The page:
Eliezer S. Yudkowsky wrote:
>>recent development has not amounted to a
>>wholesale rewriting of our moral programming.
>Whose moral programming are we talking
>about? Mine is fairly well rewritten - I wrote
>the specs for an AI and I try to make mine
>match the specs, to the limits of what you
>can do with software alterations.
I was referring to people in general. The imprint of our evolutionary heritage is still very visible the behaviors and choices of 20th century humans, although the cultural evolution of the past few thousand years has begun to create many subtle and interesting variances.
We should be cautious in evaluting how thoroughly any of us have separated ourselves from much of this moral programming, which includes all the broad imperatives of survival. Suicide is one way to prove that you're no slave to your genes, but so is using condoms and remaining childless. We may find independent, *philosophical* rationales for all of our actions, but that doesn't mean that the genenetic legacy isn't still still playing an influential, covert role in our many of choices (which isn't necessarily bad).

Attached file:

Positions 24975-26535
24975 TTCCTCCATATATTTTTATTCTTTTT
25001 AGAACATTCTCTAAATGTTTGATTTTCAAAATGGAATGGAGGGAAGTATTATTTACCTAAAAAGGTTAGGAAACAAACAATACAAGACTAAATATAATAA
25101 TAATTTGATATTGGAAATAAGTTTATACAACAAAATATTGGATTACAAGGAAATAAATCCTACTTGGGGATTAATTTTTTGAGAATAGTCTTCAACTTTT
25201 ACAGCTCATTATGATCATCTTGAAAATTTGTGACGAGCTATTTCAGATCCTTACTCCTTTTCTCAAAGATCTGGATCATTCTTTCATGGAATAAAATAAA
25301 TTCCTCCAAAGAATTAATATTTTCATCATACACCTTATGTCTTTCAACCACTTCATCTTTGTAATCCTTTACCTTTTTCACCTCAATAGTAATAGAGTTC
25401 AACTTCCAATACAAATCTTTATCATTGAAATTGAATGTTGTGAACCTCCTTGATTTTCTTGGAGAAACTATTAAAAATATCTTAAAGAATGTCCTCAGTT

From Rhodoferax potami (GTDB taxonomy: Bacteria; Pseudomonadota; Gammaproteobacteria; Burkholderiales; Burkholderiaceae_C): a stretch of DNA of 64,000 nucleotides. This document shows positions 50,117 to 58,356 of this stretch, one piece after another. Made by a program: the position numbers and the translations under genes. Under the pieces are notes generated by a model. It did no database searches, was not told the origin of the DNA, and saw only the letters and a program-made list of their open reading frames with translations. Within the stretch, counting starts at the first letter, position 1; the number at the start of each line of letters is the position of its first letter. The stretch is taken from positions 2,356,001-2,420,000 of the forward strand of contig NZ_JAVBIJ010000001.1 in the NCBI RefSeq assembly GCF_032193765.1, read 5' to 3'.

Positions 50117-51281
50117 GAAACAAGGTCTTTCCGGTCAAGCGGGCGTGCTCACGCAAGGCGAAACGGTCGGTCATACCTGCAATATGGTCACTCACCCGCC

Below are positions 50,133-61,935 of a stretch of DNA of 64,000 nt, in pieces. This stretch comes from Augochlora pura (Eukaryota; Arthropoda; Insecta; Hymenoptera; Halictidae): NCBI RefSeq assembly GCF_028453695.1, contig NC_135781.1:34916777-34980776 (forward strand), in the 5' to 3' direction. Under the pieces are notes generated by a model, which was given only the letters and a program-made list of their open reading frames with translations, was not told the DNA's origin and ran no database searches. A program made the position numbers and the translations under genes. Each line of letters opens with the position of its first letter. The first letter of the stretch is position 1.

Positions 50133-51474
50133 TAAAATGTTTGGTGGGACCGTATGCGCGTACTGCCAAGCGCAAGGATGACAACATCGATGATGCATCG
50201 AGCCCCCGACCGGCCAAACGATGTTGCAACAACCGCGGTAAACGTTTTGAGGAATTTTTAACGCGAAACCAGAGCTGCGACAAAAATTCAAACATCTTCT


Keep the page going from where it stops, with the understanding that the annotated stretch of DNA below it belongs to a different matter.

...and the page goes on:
>>To give robots Asimov-type laws would
>>be a planned effort to do to them what
>>evolution has done to us - make them
>>capable of co-existing with others.
>Wrong-o. Nothing that can learn - nothing
>that has a data repository that can
>change - can have an irrevocable moral
Certainly not irrevocable, but highly resistant to drastic change. A "conservative" set of moral instincts might be responsible for the failure of the human race to have committed mass suicide by now. Where once the proto-human ate, surived, and reproduced for no conscious reason, now we stare at the sky and ask "what's it all about?" to no certain answer. So we create meaning systems like religion that give us the intellectual justification to carry on. Would we have bothered doing the same absent a billion years of genetic survival instincts?
>We aren't talking about human moral
>systems, which derive from game theory
>and evolution. We're talking about AI moral
>systems, which are quite different.
I'm not sure I understand that comment. AI morality will be designed and programmed by conscious humans, unlike our own morality which was designed mostly by the unconscious workings of mother nature. This is a big advantage, since we'll be able to get rid of vestigal instincts like "use agression against conspecifics to ensure the maximum proliferation of your offspring," along with many other outdated tendencies that linger to find new outlets of expression in the modern world.
But in creating a moral system de novo (for AI's, for ourselves, or for both) we can only put into it what we bring to the table. Our knowledge of our own moral programming and its strenghts and weaknesses will have to be the jumping off point for any new design.